There’s not much I can say at this point that I would be confident in attributing to all Americans.
Most generalizations are pretty dicey right now.
We are such a divided country with such widely divergent experiences that it’s hard to speak for everyone.
It feels most days like the political divide has us living in completely different realities from one another.
But here is a generalization that I feel 100% confident in attributing to pretty much all Americans: we are really, really tired of not knowing what’s going to happen next.
If you’re like me, you let yourself be lulled into a false sense of optimism coming into 2021. It’s like we all thought that if we could escape the literal numerical reality of being in 2020, the Year of Doom, things would look up.
Everyone knew 2020 was a wash, but 2021! Things are going to be different!
We earned a fresh start.
We stuck it out and didn’t go (completely) crazy through a pandemic that restricted our movements and took away friends and family too soon, massive racial justice work on the streets and in our hearts, lost jobs among soaring income inequality, and rounding it out with murder hornets of all ungodly things.
We made it. We were all so ready for a new year with a fresh start.
And then on day 6 of the new year, right wing militants led an insurrection that invaded and desecrated the United States capitol.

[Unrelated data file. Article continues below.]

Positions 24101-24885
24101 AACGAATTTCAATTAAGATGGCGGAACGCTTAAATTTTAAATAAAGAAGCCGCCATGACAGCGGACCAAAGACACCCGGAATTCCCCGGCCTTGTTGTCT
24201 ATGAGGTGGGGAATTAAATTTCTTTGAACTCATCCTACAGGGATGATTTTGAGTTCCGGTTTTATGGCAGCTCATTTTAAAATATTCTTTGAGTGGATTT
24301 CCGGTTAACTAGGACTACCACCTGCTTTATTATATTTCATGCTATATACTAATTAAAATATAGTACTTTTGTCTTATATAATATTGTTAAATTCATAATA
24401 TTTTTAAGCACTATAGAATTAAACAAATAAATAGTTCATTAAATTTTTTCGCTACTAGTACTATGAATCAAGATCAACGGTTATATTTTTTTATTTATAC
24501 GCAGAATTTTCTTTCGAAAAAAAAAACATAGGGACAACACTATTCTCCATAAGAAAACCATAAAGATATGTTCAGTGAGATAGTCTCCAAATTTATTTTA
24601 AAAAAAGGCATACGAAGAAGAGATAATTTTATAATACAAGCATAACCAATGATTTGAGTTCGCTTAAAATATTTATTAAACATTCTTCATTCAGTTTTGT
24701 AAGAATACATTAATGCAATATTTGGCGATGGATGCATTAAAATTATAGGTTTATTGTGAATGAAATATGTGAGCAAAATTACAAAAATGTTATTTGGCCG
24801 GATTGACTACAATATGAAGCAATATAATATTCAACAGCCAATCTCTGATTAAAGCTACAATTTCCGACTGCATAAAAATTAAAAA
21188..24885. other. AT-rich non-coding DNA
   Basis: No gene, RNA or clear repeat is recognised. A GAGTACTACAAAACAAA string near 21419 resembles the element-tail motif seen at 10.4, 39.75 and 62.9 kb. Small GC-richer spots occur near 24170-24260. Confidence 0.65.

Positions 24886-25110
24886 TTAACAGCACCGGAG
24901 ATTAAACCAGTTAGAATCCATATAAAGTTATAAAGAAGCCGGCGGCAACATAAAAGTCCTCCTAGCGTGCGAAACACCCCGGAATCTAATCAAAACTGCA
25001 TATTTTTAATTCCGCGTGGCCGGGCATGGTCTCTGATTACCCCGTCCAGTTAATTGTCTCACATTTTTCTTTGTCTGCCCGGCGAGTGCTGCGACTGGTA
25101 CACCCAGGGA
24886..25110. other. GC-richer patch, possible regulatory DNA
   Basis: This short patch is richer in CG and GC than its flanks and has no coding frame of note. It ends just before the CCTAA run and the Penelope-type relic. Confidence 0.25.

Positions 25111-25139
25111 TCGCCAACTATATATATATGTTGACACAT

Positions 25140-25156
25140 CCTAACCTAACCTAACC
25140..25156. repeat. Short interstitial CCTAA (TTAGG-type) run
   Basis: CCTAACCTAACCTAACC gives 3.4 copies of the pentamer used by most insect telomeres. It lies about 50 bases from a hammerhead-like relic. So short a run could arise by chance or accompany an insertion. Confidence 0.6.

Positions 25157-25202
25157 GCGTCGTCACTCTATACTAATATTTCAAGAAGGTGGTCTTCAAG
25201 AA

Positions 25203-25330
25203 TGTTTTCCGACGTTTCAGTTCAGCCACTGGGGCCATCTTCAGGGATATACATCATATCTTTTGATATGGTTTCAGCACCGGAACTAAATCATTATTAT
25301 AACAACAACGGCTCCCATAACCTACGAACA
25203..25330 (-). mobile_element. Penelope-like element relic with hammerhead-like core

After thinking for so long, “Things can’t possibly get worse,” they did. In spades.
If you’re like me, you’re exhausted, afraid, disappointed, embarrassed, and losing faith that this dream called America is even real anymore, if it ever was—and we know it wasn’t for generations of oppressed people.
White violence was tolerated and apparently even welcomed in the halls of Congress, as capitol police put up a pitiful defense against the insurrectionists and in some cases ushered them directly in.
White supremacy ran amuck in the House and Senate for five hours—or rather, it did so in flag-waving openness rather than just in the polite, buttoned down, suit-clad form in which it usually manifests there.
I can’t take any more crises. I just can’t.
The constant swerve between adrenaline-fueled panic and apathetic exhaustion has worn me to a paper-thin facsimile of myself.
I need to have something to lean on. I need something to count on. I need to know that tomorrow is going to be okay.